Last week, at University of Bristol, I gave a talk called “The Future of World Order” to the student International Affairs Society. It was a speculative lecture, based on my 17 years directing the Grawemeyer Award (for Ideas Improving World Order) more than my scholarship per se. I warned the audience from the start of two personal biases: (1) I am an optimist; and (2) I don’t really put much stock in specific predictions. I tried to stick to big ideas more than particular policies.
In the presentation, I argued that any order built on coercion and force would inevitably face a legitimacy crisis — and would ultimately collapse. The implications are twofold, I think. Domestically, people will demand greater control of their own lives. This means the world will see many more emancipatory movements to topple autocrats and unaccountable sources of power — as illustrated just this year by events in Egypt, Syria, Libya, Bahrain, the city of London, Wall Street, etc.
Internationally, it means order built on deterrence, brute force, or even the balance of power will give way to something that is more consensual, such as a security community. In support of this position, I talked a bit about John Mueller’s thesis that major power war is becoming obsolete — an outmoded institution, abandoned like slavery and dueling previously were. Could this thinking become even more pervasive, so that virtually any talk of war — internal or external — becomes outmoded? Eventually.
In the talk, I did not explicitly argue against the traditional state-centrism of international relations, nor call for the end of the states-system. However, I strongly implied that the future of world order will be more cooperative, focused on low rather than high politics (elevating the human security agenda), and much less violent.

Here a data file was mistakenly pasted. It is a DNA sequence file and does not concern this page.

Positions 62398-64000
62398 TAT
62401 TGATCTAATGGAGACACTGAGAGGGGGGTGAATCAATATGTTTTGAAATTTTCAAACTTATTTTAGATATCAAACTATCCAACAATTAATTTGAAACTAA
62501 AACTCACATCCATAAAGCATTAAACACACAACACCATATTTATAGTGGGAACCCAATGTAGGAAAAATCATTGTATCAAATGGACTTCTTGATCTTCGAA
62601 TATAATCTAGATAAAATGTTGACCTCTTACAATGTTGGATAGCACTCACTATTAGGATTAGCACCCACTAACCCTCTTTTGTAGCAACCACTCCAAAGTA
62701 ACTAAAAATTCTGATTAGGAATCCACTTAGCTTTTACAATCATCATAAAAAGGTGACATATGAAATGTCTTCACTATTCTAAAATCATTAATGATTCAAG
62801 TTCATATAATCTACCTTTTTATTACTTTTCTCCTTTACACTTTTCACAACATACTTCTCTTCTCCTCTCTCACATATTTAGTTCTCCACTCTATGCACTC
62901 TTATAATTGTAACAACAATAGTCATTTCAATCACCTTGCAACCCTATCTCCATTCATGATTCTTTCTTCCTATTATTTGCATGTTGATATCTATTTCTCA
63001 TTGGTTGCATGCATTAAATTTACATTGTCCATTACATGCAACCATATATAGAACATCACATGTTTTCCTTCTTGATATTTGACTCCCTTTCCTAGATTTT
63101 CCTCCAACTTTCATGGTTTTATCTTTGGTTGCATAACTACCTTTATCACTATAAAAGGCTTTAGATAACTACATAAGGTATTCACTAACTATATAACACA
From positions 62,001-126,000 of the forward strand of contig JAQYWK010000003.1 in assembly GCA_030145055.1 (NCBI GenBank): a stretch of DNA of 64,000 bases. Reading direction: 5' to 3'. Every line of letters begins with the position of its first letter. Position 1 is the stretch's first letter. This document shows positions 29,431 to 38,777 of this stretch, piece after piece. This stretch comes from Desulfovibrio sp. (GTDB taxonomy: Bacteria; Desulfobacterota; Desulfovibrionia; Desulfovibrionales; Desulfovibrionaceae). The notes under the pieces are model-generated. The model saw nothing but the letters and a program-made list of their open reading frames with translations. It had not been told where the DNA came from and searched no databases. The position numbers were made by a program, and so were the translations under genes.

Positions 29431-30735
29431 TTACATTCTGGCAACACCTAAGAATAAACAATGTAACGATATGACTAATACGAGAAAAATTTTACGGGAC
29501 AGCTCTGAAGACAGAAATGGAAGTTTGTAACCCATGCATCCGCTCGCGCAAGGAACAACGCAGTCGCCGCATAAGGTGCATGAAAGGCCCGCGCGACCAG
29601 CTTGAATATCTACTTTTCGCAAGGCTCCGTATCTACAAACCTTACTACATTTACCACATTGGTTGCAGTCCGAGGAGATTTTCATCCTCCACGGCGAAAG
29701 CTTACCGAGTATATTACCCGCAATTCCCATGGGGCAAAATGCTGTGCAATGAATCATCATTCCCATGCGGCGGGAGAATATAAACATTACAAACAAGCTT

This week, recovering from jet lag, I’ve been following the efforts to save the euro and Eurozone. One interesting aspect is that conservative leaders in Europe have certainly made some bold claims to sell their preferred outcomes. For instance, while traveling in Australia, British Prime Minister David Cameron used some classic statist language to highlight his concerns about the implications of ongoing negotiations:
“This is our key national interest, that Britain, a historic trading nation, has its biggest markets open and continues to have those markets fairly open and fairly governed.”
He later told the BBC’s political editor Nick Robinson: “In business often it’s selling more to your existing customers that’s the best strategy.
What his comments reveal is that when – if – the eurozone crisis ends, big political questions will replace the big economic problems”
“We’re big sellers into Europe, we can do better in those markets if we liberalise further.”
Mr Cameron has vowed to protect the UK’s position and said on Friday that the City of London was one “area of concern… a key national interest that we need to defend”.
“London – the centre of financial services in Europe – is under constant attack through Brussels directives,” he said.
Note the words and phrases Cameron used: “key national interest,” “attack” and “defend.”
“Nobody should take for granted another 50 years of peace and prosperity in Europe. They are not for granted. That’s why I say: If the euro fails, Europe fails,” Merkel said, followed by a long applause from all political groups.
“We have a historical obligation: To protect by all means Europe’s unification process begun by our forefathers after centuries of hatred and blood spill. None of us can foresee what the consequences would be if we were to fail.”
Based on these quotes, scholars should perhaps worry about the long-term durability of Mueller’s thesis.